Sunday, December 26, 2010

Two faces of Petite Sirah from Langtry Estate

Petite Sirah has over the last century become a typical Californian variety, just like Zinfandel. According to the latest harvest report, there's 2 864 hectares of Petite Sirah planted and in production. Still it’s not particular common as a varietal wine – most of the grapes end up in blends with Zinfandel and Rhône varietals, where they add color, structure, deep fruit flavors and some spiciness.
The most important regions for Petite Sirah are San Joaquin Valley (687 hectares), where it is blended into bulk wines at low prices, and San Luis Obispo County (470 hectares), where Paso Robles have proved to be a very reliable source of some very good varietal wines. Matthias Gubler, winemaker at Vina Robles in the eastern side of Paso Robles, is very excited about Petite Sirah and believes that Petite Sirah will be one of the fines grapes of the region in the future. He is not the only one to salubrate this grape. Well known Bob Foley of Robert Foley Wines in Napa Valley, is also very fond of Petite Sirah.
Today one will find some Petite Sirah in Sacramento, Yolo, Almeda, and Lake County. Napa Valley (283 hectares) and the inland of Mendocino (209 hectares), Sonoma (198 hecatres) are also homes of some fine wines of Petite Sirah.

Durif is the original name of this grape (at least, that’s the common and also by DNA proved theory), although there are a few alternatives to it. Anither one, not proved, is that Petite Sirah is a natural crossing that occurred in the late 1800s, at the time when many European grape varieties were brought to United States. I always refer to the evidences scientist like Dr Carole Meredith have come up with, and it this case it clear that Petite Sirah was born in France in the 1870s, as Durif. The French wine growers never liked it, but growers in California planted it in the 1880s, most likely as a field blend with Syrah (just to make it more confusing), Zinfandel, Carignane and Alicante Bouschet. At least, this is how you will find the oldest vines of Petite Sirah today.
The grape itself seems to have picked up more of the character of Peloursin than of its other parent, Syrah. Color is always dark and the tannic structure important, but although the wines are rich in dark fruit flavors, they most often lack the complexity the wines of Syrah shows.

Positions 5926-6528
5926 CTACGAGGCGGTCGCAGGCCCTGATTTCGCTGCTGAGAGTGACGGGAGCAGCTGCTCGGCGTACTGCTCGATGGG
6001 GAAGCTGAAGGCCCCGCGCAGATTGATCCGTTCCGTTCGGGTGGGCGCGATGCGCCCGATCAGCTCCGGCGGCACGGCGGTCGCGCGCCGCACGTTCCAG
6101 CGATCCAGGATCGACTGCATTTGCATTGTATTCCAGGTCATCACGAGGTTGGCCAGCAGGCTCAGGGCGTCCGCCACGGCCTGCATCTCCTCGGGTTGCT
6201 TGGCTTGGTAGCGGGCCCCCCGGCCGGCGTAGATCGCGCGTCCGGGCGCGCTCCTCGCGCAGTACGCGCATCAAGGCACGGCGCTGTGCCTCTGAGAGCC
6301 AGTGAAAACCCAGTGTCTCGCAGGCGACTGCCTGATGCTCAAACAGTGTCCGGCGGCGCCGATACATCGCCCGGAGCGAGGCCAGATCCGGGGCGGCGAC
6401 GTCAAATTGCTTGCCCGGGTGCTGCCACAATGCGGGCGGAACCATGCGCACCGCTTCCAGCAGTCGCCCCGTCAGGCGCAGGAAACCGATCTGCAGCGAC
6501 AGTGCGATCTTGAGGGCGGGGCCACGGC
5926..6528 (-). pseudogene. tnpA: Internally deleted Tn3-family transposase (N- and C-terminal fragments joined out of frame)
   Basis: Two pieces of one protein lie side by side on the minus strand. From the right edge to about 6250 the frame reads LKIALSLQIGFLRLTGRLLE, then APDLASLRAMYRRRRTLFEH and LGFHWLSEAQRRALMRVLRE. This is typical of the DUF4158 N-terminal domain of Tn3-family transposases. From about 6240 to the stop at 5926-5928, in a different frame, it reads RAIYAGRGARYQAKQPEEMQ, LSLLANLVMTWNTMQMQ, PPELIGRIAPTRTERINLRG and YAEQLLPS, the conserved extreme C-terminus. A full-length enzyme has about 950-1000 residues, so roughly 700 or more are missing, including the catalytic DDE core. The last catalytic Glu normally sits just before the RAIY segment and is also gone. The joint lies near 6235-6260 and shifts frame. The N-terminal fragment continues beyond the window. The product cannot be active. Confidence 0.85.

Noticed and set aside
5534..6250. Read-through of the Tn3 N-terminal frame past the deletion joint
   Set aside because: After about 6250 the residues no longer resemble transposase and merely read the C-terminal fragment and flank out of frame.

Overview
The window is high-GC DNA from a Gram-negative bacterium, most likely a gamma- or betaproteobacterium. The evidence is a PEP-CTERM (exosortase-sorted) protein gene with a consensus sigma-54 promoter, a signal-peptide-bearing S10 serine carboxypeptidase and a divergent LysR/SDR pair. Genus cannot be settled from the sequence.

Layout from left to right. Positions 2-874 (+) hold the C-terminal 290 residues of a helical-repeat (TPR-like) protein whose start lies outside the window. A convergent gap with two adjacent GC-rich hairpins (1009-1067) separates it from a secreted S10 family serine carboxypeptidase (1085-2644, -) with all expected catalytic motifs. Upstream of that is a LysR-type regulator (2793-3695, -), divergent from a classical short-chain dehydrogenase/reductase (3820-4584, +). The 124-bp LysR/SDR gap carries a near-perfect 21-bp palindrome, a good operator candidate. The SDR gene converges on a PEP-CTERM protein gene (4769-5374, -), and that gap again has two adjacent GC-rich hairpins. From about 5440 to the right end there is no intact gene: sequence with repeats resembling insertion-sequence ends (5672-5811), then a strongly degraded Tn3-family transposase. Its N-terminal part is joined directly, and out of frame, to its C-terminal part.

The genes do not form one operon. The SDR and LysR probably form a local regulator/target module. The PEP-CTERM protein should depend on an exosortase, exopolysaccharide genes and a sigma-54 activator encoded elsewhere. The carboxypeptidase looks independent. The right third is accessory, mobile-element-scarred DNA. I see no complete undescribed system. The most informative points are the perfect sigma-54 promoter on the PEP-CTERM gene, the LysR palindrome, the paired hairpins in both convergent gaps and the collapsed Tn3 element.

Guenoc Valley is a single estate appellation in the southeastern corner of Lake County. It’s just in the shadow of Howell Mountain of Napa Valley – and so are the prices of the wines from here. There’s only one producer here, Langtry Estate, but on their ranch of 8 900 hectares, only 162 hectares are planted to vines. They make four wines of Petite Sirah, two of them from the Serpentine Meadow Vineyard, which is located on the valley floor below the winery (altitude is around 300 meters above sea level). The unique thing about this vineyard is that the soil is dominated by serpentine, a soil type very high in magnesium. That, and the fact that the soil tends to absorb a lot of water, and then dry out very quick, creates a lot of stress to the vines. Most winegrowers have noticed that the vines become weaker, thinner, more sensitive, and also later to ripen the grapes. Well, this may well be so elsewhere, but these wines are superb!

2007 Petite Sirah Serpentine Meadow Vineyard / 90-91 p
One hundred percent Petite Sirah normally results in a very rough and tannic wine, but in this case I find it to be surprisingly well balanced. The reason for that is spelled “tannin and bitterness management”. First of all it is important to reduce yields to get the grapes fully ripe – I guess the serpentine soil, to a certain extent, is part of that. A strict selection, fully destemmed grapes, and a careful extraction during the fermentation are also crucial. At Langtry Estate, the winemakers also remove as much seeds as possible during the fermentation process.
The wine is dark, dense and purple blue in color. On the nose, you’ll find a sweetish spiciness of the 24 months of ageing in the highest quality American oak barrels, but not too much oak tannins on the palate. The fruit flavors are truly text book to Petite Sirah – the wine is loaded with blueberries and sweet plums, but in a good way, and the richness makes a good balance with the structure. I kept the wine in the glass for 15 minutes, and it opened up beautifully during that time, so decanting is half an hour prior to serving it is recommended. It’s not a charming wine to just take a sip of – this is a wine that’s needs rich foods like steaks, venison, duck or goose.
Drink it 2010-2017.

2007 Petite Sirah Port Serpentine Meadow Vineyard
/ 90 p
This is quite funny – it’s actually almost the same wine as the dry version. During the fermentation, a small lot was treated differently … with the port wine method. When the alcohol had reached six percent, a neutral brandy from Sonoma was added to the fermenting wine, which killed the yeast and left around 75 grams of sugar unfermented. In the ready wine, alcohol then reached 19 percent. It’s a superb, sweet and quite port like wine with lovely flavors of sweet blueberries, cherries and chocolate. Acidity is good, and of course the high alcohol gives a kick in the long, sweet and silky aftertaste, but that’s just what it should. I’d love to taste this with a chocolate fondant with compote of cherries, or to a blue cheese like Forme d’Ambert. Serve it at 14-16 degrees.
Drink it 2010-2022.

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